By Bill Wine
PHILADELPHIA (CBS) — In a disappointing stretch of this year’s movie summer, the phenomenon of Women Bein’ Funny has hit a speed bump. That’s because both Ghostbusters and Absolutely Fabulous have come up so short on the laugh meter, in the persons of Melissa McCarthy, Kristen Wiig, Kate McKinnon, and Leslie Jones in the former and Jennifer Saunders and Joanna Lumley in the latter.READ MORE: Police Say Daughter's Roommate Accused In Fatal Fire That Killed 81-Year-Old Julius Drelick, According To Court Documents
Not that the lack of laughs is necessarily their fault. But then along comes the unpretentious and overachieving little maternal comedy, Bad Moms, which is as pleasantly surprising as the other two titles are surprisingly unrealized.
It’s about a trio of young moms who get tired of the 24-hours-a-day demands of motherhood; who have had it with being overworked and underappreciated, and opt to slack off and stop doing everything for everybody who lives under their roofs; who are sick of seeking perfection and being judged so harshly; and who hereby adopt a temporary but unmistakable mothers-gone-wild approach.
The four principal actresses have done creditable work in the comedy genre before and here comprise an effective and appealing nuclear ensemble.
The protagonist is Mila Kunis (Ted, Friends with Benefits, Forgetting Sarah Marshall), whose life seems fulfilling and entitled on the surface. She’s the mother of two, with a husband who has strayed and whom she has booted out of the house. She’s the one who first proposes going on this strike of sorts.
The two who join her desperate crusade are mother-of-four Kristen Bell (Forgetting Sarah Marshall, Serious Moonlight, Frozen) and single-mother-of-one Kathryn Hahn (Bad Words, We’re the Millers, How Do You Know).
And the judgmental villain of the piece, the manipulative and unforgiving president of the PTA, is played by Christina Applegate (Anchorman, Anchorman 2: The Legend Continues, Vacation), who is followed around by her two unofficial assistants, sympathizers, and lackeys, played by Jada Pinkett Smith and Annie Mumolo.READ MORE: Philadelphia Police Searching For Vehicle, Occupants In Kensington Triple Shooting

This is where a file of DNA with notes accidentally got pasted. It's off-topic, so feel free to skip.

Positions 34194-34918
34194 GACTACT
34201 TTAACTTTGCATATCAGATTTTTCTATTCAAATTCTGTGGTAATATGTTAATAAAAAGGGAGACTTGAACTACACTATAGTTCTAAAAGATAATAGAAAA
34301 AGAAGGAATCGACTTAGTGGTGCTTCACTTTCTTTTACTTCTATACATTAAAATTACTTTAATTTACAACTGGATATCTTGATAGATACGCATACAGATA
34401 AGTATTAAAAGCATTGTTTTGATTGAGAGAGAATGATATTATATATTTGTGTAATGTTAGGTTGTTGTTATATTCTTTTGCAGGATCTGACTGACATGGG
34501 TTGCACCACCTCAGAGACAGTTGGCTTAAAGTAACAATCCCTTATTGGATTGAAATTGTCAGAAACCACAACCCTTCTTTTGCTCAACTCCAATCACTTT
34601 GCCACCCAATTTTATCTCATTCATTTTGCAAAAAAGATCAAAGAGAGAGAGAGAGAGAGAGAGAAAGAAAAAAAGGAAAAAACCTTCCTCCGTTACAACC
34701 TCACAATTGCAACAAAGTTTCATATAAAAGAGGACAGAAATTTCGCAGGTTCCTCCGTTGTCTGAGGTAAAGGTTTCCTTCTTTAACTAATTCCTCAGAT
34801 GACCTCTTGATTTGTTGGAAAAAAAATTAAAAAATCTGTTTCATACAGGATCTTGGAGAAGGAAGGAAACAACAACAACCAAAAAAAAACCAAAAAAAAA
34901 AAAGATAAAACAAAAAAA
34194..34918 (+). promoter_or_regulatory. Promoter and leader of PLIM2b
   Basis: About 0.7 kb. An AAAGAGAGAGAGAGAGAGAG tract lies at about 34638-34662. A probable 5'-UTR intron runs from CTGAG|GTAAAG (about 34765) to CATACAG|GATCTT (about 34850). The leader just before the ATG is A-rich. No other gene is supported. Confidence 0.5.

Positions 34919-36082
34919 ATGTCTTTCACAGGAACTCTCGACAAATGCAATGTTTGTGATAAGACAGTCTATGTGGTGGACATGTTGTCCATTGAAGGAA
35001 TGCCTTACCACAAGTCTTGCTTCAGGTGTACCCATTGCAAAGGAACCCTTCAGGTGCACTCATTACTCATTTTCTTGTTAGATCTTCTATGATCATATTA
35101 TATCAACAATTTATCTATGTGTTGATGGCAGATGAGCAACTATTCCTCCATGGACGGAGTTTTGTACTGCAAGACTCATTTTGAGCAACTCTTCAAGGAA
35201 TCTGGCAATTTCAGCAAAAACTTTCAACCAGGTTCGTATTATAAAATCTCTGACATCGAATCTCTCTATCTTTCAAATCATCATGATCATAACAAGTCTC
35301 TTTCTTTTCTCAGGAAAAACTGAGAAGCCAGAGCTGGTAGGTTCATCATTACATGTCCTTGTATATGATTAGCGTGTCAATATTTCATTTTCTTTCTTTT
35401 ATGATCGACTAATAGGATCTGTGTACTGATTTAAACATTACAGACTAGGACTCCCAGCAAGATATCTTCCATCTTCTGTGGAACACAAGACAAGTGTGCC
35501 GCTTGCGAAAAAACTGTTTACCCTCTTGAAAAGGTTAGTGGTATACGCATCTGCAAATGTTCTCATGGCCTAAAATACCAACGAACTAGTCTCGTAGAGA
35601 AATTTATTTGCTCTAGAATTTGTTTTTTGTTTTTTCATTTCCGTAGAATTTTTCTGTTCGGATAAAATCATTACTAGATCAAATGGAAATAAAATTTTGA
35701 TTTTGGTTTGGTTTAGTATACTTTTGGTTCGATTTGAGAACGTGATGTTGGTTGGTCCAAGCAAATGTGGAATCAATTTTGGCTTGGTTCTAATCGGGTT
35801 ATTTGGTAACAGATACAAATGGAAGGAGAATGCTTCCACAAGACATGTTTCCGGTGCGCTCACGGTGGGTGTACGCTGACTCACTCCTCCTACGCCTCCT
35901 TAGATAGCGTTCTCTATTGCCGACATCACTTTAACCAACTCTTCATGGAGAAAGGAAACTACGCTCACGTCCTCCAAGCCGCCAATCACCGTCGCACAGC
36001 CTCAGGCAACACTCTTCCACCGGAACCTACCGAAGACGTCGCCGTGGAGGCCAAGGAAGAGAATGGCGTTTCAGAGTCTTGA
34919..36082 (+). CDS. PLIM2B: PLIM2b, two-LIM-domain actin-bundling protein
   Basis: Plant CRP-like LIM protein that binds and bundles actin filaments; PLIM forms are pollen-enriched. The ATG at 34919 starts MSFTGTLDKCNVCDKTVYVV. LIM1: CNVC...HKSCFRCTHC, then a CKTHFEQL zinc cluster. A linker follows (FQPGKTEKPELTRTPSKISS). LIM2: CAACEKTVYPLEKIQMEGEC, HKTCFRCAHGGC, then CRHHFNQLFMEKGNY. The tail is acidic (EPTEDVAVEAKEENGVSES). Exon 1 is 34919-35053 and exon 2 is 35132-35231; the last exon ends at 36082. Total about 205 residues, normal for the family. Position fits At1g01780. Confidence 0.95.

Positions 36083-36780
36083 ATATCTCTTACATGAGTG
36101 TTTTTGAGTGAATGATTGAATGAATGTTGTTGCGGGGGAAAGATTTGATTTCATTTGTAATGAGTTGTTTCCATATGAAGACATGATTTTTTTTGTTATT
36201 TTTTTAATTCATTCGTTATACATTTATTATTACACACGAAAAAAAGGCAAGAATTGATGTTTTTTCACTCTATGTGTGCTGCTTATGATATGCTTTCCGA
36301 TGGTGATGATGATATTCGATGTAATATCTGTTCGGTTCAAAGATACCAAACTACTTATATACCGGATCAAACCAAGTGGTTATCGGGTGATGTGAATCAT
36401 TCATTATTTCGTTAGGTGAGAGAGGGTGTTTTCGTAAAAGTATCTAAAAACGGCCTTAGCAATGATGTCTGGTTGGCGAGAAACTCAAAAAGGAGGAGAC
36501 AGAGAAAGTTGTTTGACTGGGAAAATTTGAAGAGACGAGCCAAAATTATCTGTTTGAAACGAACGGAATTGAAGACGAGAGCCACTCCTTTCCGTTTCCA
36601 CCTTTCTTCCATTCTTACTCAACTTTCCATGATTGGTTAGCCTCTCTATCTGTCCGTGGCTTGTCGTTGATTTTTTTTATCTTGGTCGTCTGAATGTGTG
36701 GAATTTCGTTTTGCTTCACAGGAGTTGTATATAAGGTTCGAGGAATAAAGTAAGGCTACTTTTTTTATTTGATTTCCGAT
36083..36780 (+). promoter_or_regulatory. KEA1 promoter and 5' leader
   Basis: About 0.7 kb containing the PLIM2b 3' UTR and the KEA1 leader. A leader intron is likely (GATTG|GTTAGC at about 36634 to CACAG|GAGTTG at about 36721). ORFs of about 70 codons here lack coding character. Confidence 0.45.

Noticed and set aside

For now, the title trio have decided to leave their conventional responsibilities behind them, indulge in some long-overdue freedom and fun, and see whether their husbands and children and friends really need the moms to accomplish so much in the way of simultaneous domestic obligations; whether, that is, their loved ones can manage at least some of the load on their own.
The directors are Jon Lucas and Scott Moore, who directed one other feature, 21 & Over, but are best known as the screenwriters of the Hangover trilogy.
In interviews, Lucas and Moore warn viewers not to expect or perceive the R-rated Bad Moms to be “The Female Hangover.” But, of course, in a lot of throwing-caution-to-the-wind and envelope-pushing-language ways, it is. And that’s okay.
While directors Lucas and Moore include a number of scenes that don’t ring true or amount to little other than feature-length filler, screenwriters Lucas and Moore do a decent job of exploring the argument that there are all kinds of variations of admirable parenting.
The co-directors also get spirited ensemble work from their principals, all mothers in real life. And if anyone steals the movie, it’s Hahn, who is at times gut-bustingly funny as the reckless, unfiltered Carla.
If you stay through the closing credits, you’ll also get a bonus mini-visit with each prominent member of the cast and her real-life mom, which is a nice touch – sort of an emotional door prize for appreciative viewers as they exit.MORE NEWS: Supply Chain Issues: How Are Global Shortages Affecting Local Customers?
The film is not exactly nuanced and is underwritten enough to be uneven, but at least it has a specific, audience-friendly agenda and is fitfully amusing.
So we’ll give birth to 2-1/2 stars out of 4. In brief, “Bad Moms” is pretty good.